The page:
Look around, what do you see? We could say we see all sorts of things but the question is not what things do you see, rather what do you see. What we see is what enters our eyes and what enters our eyes is light. Photons of light bouncing off things, which is why we say we see things. In physics photons can be thought of as both particles and waves. Photons make the world appear light, less photons and the world appears darker.
In short, when we look around what we see is light. Through habit and survival we have evolved to edit the light and focus on those things that help us survive and reproduce but there is more to light than that if we are prepared to take the time to see. Light illuminates everything and everything includes that which is other than the things we see. For us humans the key word is ‘things’ not ‘see’. Once we accept that our vision is dominated by things, because they are useful, we can begin to recognise that there is much more to seeing than things. We can start to see the spaces between the things. But is the space between things really worth the effort? Try taking away the space between things. Try taking away the space between notes of a symphony, or the silence between words, or the absence of feelings between touches, or the absence of tastes between taste or the absence of scents between smells, none of this is possible to imagine. The space between things defines the things, things exist because they are not the space between them and other things.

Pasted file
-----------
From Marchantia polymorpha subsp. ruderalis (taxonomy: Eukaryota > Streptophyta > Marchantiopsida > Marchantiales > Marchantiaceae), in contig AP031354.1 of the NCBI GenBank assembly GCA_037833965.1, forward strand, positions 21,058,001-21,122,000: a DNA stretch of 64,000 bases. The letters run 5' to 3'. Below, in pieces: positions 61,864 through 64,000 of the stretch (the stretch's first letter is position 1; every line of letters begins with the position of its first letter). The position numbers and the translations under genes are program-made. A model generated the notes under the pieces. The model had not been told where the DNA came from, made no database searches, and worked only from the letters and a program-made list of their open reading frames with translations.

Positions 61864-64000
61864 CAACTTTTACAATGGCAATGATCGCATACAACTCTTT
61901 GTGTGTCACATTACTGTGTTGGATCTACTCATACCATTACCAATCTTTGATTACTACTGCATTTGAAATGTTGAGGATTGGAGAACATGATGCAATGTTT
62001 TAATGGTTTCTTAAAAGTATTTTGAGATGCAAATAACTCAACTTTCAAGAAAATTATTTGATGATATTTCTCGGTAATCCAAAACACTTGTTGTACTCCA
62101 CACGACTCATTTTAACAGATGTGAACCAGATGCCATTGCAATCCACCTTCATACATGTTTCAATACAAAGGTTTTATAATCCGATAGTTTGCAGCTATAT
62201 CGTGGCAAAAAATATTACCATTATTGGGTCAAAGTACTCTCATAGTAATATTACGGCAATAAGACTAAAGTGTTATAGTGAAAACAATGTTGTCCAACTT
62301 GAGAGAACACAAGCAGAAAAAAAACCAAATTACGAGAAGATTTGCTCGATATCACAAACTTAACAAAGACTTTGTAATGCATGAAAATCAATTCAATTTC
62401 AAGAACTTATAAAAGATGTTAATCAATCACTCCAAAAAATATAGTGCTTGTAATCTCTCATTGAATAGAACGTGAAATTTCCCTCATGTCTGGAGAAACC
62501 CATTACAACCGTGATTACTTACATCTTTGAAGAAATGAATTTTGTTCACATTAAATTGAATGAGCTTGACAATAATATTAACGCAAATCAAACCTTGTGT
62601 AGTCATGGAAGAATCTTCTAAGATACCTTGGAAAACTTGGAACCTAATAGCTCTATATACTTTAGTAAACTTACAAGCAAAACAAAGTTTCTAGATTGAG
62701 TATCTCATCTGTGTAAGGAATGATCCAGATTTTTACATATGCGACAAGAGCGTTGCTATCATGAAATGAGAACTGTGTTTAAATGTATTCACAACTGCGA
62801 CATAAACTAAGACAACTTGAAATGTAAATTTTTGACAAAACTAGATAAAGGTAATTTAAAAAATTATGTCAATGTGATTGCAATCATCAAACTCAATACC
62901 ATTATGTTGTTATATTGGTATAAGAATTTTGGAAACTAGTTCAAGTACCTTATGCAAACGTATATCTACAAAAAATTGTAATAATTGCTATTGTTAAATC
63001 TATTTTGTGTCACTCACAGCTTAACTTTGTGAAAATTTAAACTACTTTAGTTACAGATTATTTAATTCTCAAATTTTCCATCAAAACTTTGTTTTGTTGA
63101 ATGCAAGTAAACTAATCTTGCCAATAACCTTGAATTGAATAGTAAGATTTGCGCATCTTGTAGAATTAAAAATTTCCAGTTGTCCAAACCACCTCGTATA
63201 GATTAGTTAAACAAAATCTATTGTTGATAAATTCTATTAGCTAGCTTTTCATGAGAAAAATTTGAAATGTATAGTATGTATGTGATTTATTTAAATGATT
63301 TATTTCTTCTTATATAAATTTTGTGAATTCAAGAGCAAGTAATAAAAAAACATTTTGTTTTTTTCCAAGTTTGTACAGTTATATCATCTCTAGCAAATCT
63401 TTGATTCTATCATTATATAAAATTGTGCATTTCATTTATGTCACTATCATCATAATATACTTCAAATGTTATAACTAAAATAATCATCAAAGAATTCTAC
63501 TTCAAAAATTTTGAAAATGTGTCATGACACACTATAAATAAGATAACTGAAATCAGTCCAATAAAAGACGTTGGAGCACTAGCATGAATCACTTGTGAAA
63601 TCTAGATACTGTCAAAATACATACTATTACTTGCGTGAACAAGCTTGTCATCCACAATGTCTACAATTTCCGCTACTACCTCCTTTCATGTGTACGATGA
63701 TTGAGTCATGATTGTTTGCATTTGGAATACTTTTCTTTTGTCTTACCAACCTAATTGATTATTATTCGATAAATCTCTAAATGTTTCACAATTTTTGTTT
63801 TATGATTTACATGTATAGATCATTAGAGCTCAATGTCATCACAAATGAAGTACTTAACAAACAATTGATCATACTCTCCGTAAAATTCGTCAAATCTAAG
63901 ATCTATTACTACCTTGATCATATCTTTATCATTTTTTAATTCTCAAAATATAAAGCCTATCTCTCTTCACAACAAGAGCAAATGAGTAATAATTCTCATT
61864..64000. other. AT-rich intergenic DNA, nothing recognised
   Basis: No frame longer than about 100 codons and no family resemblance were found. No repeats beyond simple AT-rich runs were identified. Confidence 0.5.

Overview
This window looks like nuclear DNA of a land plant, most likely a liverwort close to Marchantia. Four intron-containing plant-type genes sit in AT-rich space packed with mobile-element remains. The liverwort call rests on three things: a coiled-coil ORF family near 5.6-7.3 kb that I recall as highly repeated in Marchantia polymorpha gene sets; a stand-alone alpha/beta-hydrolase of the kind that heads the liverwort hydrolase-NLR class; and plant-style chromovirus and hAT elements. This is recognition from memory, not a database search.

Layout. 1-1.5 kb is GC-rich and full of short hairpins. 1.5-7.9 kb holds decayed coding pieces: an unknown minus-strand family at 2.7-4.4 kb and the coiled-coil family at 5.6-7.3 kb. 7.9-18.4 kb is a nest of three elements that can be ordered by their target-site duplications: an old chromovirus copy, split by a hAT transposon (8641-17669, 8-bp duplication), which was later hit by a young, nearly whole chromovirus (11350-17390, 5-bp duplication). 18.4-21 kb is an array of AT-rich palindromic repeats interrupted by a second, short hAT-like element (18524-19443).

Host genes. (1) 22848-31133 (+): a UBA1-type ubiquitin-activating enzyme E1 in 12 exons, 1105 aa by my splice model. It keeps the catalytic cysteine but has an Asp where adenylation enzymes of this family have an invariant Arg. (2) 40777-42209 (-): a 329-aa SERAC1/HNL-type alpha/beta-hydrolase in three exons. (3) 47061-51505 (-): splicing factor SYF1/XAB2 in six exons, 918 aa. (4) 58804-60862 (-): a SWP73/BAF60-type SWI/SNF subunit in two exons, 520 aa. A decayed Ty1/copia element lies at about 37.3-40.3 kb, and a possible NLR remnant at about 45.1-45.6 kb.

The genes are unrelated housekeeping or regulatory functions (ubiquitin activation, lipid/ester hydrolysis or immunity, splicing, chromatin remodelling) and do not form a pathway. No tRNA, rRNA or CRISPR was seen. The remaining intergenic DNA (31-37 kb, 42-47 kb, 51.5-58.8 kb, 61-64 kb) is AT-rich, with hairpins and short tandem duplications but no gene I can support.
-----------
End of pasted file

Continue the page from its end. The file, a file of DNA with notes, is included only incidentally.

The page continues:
Light then, the light which fills our vision, is everything and most of everything is empty of things. We see emptiness.
But only if we think and think hard can we begin to have an idea about what this means. To see emptiness and only emptiness because even the things which we see are not things which we see but photons that have bounced off things. We don’t see things, we see light and light is not a thing. Photons have no mass. Think for a moment what that means; to have no mass.
Painters show us what they see so a great painter should show us light and a great painter who tried to do just that was JMW Turner. Towards the end of his life Turner turned away from the grand paintings that had made him the most famous painter in England and perhaps the world and put his skill to painting the emptiness of light. Light has no mass. How do you paint something that has no thinginess? If you paint recognisable things then you make your job much harder. Turner dispensed with things and focused on no things.